A British personal trainer who had his leg amputated at 16 years old is set to make history as the first male amputee to walk the runway at New York Fashion Week.
Jack Eyers, 25, has been selected by fashion designer Antonio Urzi to model his creations at Sunday's runway show at Lincoln Center.
"It all feels so surreal - I can't believe this is actually happening,'' Eyers told Caters News in a release. "To be the first male amputee model on a New York Fashion Week runway feels amazing - it feels like such a big deal. I just want to show that having a disability doesn't need to hold you back. I want people to see me, and to realize that there needs to be more disabled models walking the runway."
Eyers was born with a condition called proximal femoral focal deficiency in his right leg, stunting the growth of the leg. He finally decided to have it amputated as a teen due to constant discomfort.
"Growing up with the deformed leg was really hard — I had no muscle structure or knee joint and I walked with a really pronounced limp,'' he said. "At primary school I was really into sports but it was hard to join in, and I would get bullied. I remember at the age of around 7, saying I wanted to have it amputated, but I needed to wait until it stopped growing - it felt like this devil attached to me."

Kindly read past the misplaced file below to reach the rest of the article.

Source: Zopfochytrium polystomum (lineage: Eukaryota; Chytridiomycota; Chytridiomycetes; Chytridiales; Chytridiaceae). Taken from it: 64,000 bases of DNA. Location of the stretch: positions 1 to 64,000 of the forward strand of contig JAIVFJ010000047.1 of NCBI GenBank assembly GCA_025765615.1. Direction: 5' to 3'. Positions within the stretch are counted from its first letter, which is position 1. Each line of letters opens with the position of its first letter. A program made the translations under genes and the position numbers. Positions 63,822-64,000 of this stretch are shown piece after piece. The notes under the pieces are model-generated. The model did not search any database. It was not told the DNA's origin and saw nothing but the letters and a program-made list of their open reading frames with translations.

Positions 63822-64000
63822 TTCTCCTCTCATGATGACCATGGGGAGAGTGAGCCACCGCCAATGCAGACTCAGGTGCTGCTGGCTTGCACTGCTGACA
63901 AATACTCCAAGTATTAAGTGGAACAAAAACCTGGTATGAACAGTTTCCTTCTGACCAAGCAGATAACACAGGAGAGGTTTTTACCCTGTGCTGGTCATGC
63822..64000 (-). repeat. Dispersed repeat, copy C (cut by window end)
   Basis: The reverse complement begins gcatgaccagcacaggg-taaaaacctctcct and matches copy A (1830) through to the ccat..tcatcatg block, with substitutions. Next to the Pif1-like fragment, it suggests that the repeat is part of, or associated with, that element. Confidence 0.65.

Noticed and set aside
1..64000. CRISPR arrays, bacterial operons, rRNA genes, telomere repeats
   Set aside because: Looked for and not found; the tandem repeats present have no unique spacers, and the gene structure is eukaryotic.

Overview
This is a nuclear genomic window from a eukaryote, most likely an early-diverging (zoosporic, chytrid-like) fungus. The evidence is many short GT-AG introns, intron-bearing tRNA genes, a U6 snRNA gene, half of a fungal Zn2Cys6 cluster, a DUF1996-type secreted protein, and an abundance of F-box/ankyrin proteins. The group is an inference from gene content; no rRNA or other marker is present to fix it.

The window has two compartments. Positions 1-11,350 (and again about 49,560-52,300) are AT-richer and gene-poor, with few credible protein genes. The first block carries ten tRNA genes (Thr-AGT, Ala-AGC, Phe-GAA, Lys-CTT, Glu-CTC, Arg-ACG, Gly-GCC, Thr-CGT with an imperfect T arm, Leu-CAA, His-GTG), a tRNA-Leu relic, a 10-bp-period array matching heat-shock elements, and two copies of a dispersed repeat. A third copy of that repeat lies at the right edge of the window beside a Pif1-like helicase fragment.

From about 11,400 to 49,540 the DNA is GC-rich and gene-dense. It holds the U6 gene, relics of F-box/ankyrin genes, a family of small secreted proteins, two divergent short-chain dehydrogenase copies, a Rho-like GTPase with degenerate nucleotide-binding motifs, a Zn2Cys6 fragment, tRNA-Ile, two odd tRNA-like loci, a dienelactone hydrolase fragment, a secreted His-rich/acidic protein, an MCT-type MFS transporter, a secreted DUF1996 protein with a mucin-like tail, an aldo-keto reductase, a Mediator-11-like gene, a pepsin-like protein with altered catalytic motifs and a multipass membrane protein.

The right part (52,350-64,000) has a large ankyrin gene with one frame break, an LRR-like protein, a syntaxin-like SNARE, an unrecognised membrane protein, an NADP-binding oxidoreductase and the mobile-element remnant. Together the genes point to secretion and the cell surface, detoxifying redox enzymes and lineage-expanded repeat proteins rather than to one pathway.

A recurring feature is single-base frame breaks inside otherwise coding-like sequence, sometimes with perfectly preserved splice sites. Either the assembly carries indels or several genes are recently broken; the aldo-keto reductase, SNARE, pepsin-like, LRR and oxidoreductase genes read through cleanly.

"When I finally got it removed it felt like I'd been reborn," he added.
Eyers dedicated himself to fitness after having his leg amputated. Realizing that trying to join the fire department as an amputee would not be possible, he decided to get into modeling. He saw an article about the company Models for Diversity, which aims to promote diversity in the industry by using models of color, those with disabilities and older models. Urzi, whose designs have been worn by Lady Gaga, Beyoncé and Britney Spears, is working with the campaign.
"For me it's just an honor to be able to work on this amazing project," Urzi told Caters News. "We are so proud to have the opportunity to enhance the amazing skills of these professional Models of Diversity models.''
Eyers is excited to make a small piece of history next week.
"It's such a massive step for me and the modelling industry,'' he said.
This story was originally published on Feb. 13 at 3:50 p.m.